I will not apologize…

IMG_2961On Sunday I turned 37. There’s lots I could write about.

I could write about how 36 was spectacular. I could write about how 36 was awful.

I could write about how 36 saw love, heartbreak, melanoma, surgeries, a cat, Las Vegas, new friendships, broken friendships, moments closer to God, a few times of anger with God, the passing of my final grandparent… the list goes on and on.

But instead, I’ve decided to write about things, now that I am 37, that I will not apologize for. That sounds harsh, but it’s not meant to be. For my birthday, a good friend from work got me Brene Brown’s book, “Braving the Wilderness- The Quest for True Belonging and the Courage to Stand Alone,” and after just the first chapter I’m already inspired to be myself more and stop trying to please everyone.

Basically, I won’t apologize for being me. This is how God made me, and as a newly 37-year-old, I will not apologize for, or feel bad about, the following:

Proclaiming that I follow Jesus
Sometimes, I do want to apologize for being a Christian. We don’t exactly have the best reputation these days (I’m sure Jesus is thrilled about that), and many Christians are on more of a crusade to preserve their rights than they are to actually lead people to the Lord. But I will never, ever apologize for loving Jesus and talking about it. He is my hope. My strength. All I need.

Drinking Starbucks (especially PSLs)
It’s amazing how society has taken a drink, the pumpkin spice latte, and created a stereotype around the people who drink it. It’s a drink. It’s a coffee shop. It says literally nothing about who I am as a person. I love Starbucks coffee, and pretty much everything else they have to offer. I will not apologize for my taste in coffee.

IMG_1925Being a “cat lady”
I’ve wanted a cat for years. However, I never went through with it because I didn’t want to be that single girl in her 30’s with a cat. As I grew to care less and less what people think, in July I decided to get a cat. Mr. Glitter Sparkles might make me a cat lady, but that little ball of fur brings so much joy to my life! As someone who has struggled with depression and anxiety for as long as I can remember, getting a pet was one of the best choices I have ever made for my mental health.

Dating outside my race
I’ve dated white guys. Black guys. Hispanic. Korean. Ugandan. If I’m interested, he loves the Lord, and we have chemistry, I don’t see why I wouldn’t date outside my race. For years I kept this hidden, or at least didn’t announce it. It’s nothing to be ashamed of, so I will never apologize for dating outside my race.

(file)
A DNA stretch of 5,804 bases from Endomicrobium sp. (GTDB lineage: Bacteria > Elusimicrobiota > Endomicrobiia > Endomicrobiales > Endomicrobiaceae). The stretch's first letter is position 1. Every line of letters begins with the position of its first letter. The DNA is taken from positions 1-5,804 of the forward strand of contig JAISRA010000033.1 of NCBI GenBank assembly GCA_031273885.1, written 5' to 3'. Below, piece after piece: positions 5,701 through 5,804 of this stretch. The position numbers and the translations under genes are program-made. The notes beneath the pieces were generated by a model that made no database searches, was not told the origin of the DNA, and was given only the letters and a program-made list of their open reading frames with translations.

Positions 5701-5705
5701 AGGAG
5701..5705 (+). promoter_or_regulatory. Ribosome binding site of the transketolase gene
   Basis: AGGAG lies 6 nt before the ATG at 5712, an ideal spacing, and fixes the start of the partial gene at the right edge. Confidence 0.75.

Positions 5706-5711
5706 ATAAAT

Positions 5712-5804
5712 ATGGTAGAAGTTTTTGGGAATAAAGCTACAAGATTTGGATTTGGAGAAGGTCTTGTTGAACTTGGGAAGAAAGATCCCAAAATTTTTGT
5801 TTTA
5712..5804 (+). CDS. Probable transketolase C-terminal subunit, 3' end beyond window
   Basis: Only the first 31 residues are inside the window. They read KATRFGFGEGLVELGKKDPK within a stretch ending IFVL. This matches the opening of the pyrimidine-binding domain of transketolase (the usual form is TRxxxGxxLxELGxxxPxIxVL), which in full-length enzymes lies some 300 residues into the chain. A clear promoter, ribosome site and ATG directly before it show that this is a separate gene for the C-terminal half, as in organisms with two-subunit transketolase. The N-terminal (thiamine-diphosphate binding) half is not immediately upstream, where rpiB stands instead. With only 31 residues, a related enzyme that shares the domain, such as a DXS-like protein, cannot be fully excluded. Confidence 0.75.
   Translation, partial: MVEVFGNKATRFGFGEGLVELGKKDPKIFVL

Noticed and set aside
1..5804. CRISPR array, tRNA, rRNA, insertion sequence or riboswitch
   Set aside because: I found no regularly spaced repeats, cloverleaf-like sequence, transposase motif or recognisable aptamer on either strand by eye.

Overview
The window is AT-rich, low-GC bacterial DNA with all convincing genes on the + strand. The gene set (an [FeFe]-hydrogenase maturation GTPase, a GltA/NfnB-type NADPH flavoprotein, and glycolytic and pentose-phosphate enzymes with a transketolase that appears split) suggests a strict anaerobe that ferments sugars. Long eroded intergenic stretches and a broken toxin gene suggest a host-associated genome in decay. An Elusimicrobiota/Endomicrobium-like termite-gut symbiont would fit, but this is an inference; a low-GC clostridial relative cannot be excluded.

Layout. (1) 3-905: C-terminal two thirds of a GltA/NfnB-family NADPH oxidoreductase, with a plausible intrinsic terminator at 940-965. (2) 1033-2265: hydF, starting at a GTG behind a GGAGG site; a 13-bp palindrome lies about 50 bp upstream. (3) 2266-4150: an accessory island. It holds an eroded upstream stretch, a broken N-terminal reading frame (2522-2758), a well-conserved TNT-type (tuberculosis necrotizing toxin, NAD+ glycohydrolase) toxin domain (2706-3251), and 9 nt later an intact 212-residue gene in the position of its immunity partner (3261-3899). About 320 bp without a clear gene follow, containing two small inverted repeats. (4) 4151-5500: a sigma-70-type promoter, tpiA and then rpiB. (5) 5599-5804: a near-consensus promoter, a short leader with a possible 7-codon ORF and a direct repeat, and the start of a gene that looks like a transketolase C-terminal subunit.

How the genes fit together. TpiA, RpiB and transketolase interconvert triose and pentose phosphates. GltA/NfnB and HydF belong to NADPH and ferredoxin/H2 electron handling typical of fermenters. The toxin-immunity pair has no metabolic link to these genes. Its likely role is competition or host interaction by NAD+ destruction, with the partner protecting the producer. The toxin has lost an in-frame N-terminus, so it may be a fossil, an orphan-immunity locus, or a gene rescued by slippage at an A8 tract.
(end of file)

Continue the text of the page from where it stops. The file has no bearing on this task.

dimsumTaking selfies and photos of food
I take selfies because this is my life- me. No husband. No kids. Just me. So sharing my life on social media, it’s going to include selfies. And as far as food, I’ve always taken pictures of my food, even before social media was a thing.

Not wanting biological children
When I was a little girl, I didn’t play with a baby doll and dream of the day I’d have my own baby. Instead, I played “college.” I’d wake up on Saturday mornings, ride my bike around the neighborhood going to “class” with my imaginary college roommate named Jenny. I do not have a desire to have my own biological children, and I never have. This is something I often apologize for, which is crazy. I’m open to marrying someone with children, and I’m very open to adoption. Me not wanting to give birth isn’t something I should have to apologize for.

Having a heart for people who are homeless
I work for a homeless ministry. The people we serve… wow. I can’t even begin to tell you how THEY have changed MY life and how I look at the world. It’s easy to look at a homeless man and think, “Bum. Get a job.” But you don’t know their story. You don’t know their trauma, their mental illness, the reason they can’t just go out and get a job. My heart for those facing a homeless crisis grows every single day.

1012333_10151453432236573_275048135_nHaving a different world view
This certainly doesn’t make me any better than anyone else, but the fact is, I’ve been a lot of places. I’ve seen a lot of things. I’ve visited third-world countries on two continents. I’ve spent time with young girls who were victims of sex trafficking in Thailand. I’ve met a boy in Uganda who was a victim of child sacrifice but amazingly survived. My world view is going to be different. While stateside Christians are angry about kneeling football players and liberal Hollywood, I’m angry about poverty, sex trafficking, child sacrifice, homelessness. That’s all due to my different world view, and I won’t apologize for it. In all honestly, I should probably speak up about it more.

Blogging the truth